Nessus: This is a vulnerability scanner that can be used to identify security vulnerabilities, including security misconfigurations, in web applications and other systems.
Skipfish: This is a web application security scanner that can be used to identify security vulnerabilities, including security misconfigurations. It includes a scanner and other features for identifying and exploiting vulnerabilities.
Wapiti: This is a web application security scanner that can be used to identify security vulnerabilities, including security misconfigurations. It includes a scanner and other features for identifying and exploiting vulnerabilities.
HTTP Header Live: This is a browser extension that allows you to view HTTP headers in real-time. It can be used to identify security misconfigurations, such as missing security headers.
Wappalyzer: This is a browser extension that can be used to identify the technologies used by web applications, including web servers, programming languages, and other components. It can be used to identify security misconfigurations in these components.
HackBar: This is a browser extension that can be used to test and exploit security vulnerabilities in web applications. It includes features for testing SQL injection, XSS, and other vulnerabilities, including security misconfigurations
Average CVSS score of stack Security Misconfiguration: Browser Security Settings
The average CVSS score of stack Security Misconfiguration: Browser Security Settings can vary depending on the specific vulnerabilities present in the configuration. However, in general, security misconfigurations related to browser security settings can lead to a range of vulnerabilities, including cross-site scripting (XSS), clickjacking, and other types of attacks.
The CVSS score for a vulnerability is based on several factors, including the impact on the confidentiality, integrity, and availability of the system, as well as the ease of exploitation. Given the potential severity of the vulnerabilities that can result from misconfigured browser security settings, the average CVSS score for these types of vulnerabilities may be moderate to high.
It’s important to note that the CVSS score should not be the only consideration when evaluating the severity of a vulnerability. Other factors, such as the likelihood of exploitation and the potential impact on the organization, should also be taken into account when assessing the overall risk posed by a security misconfiguration in the browser security settings.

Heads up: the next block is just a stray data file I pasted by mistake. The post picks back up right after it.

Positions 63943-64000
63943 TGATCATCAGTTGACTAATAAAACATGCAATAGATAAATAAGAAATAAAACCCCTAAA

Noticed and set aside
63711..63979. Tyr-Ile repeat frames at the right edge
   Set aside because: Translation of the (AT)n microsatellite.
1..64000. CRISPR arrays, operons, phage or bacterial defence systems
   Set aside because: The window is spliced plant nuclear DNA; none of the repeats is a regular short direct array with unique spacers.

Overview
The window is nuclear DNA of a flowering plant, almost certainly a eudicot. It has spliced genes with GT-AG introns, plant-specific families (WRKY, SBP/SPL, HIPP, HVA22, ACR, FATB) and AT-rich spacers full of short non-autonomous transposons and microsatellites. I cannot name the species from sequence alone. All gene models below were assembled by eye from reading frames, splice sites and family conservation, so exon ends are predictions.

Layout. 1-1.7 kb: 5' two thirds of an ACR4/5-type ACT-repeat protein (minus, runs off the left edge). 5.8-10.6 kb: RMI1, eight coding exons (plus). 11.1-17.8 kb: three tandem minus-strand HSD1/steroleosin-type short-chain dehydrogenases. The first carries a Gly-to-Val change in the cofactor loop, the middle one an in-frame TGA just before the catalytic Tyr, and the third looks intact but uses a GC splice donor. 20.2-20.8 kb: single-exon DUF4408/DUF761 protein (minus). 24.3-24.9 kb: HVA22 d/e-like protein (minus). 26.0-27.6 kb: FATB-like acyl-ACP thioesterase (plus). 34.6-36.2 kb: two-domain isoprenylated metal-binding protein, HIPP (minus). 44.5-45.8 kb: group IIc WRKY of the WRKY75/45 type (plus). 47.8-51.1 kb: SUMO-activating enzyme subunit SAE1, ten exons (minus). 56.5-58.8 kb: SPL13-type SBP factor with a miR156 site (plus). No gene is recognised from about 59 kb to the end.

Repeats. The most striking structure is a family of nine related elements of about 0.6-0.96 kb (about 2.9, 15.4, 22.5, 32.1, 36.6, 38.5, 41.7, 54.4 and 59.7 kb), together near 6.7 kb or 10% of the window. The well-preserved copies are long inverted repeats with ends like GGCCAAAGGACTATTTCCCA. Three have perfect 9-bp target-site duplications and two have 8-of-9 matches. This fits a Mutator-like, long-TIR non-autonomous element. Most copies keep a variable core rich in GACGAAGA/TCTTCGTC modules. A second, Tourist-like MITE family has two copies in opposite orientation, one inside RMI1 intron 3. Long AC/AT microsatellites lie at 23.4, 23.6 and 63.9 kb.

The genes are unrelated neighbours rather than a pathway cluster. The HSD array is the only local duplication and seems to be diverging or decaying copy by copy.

The Common Weakness Enumeration (CWE)
• CWE-384: Session Fixation: Attackers can exploit insecure browser security settings to hijack users’ sessions and gain unauthorized access to their accounts.
• CWE-477: Use of Obsolete Functions: Obsolete browser security settings can be exploited by attackers to bypass security controls and gain unauthorized access to sensitive data.
• CWE-598: Information Exposure Through Query Strings: Query strings in URLs can expose sensitive information if browser security settings are not configured correctly.
• CWE-602: Client-Side Enforcement of Server-Side Security: Client-side browser security settings can be manipulated by attackers to bypass server-side security controls.
• CWE-614: Sensitive Cookie in HTTPS Session Without ‘Secure’ Attribute: Insecure browser security settings can allow sensitive cookies to be transmitted over unsecured HTTP connections, making them vulnerable to interception and tampering.
• CWE-693: Protection Mechanism Failure: Browser security settings can fail to protect against attacks such as cross-site scripting (XSS) or cross-site request forgery (CSRF) if they are not properly configured.
• CWE-697: Insufficient Comparison: Browser security settings that rely on comparison operations can be exploited if they do not perform sufficient validation.
• CWE-707: Improper Neutralization of Redirects: Browser security settings that allow automatic redirection can be exploited to redirect users to malicious websites.
• CWE-790: Improper Validation of Certificate: Browser security settings that do not properly validate SSL/TLS certificates can allow attackers to intercept encrypted traffic and steal sensitive data.
• CWE-918: Server-Side Request Forgery (SSRF): Browser security settings that allow arbitrary URLs to be requested can be exploited to perform SSRF attacks, which can lead to data theft or server compromise.
CVES related to Security Misconfiguration: Browser Security Settings
• CVE-2022-42929 – If a website called <code>window.print()</code> in a particular way, it could cause a denial of service of the browser, which may persist beyond browser restart depending on the user’s session restore settings. This vulnerability affects Thunderbird < 102.4, Firefox ESR < 102.4, and Firefox < 106.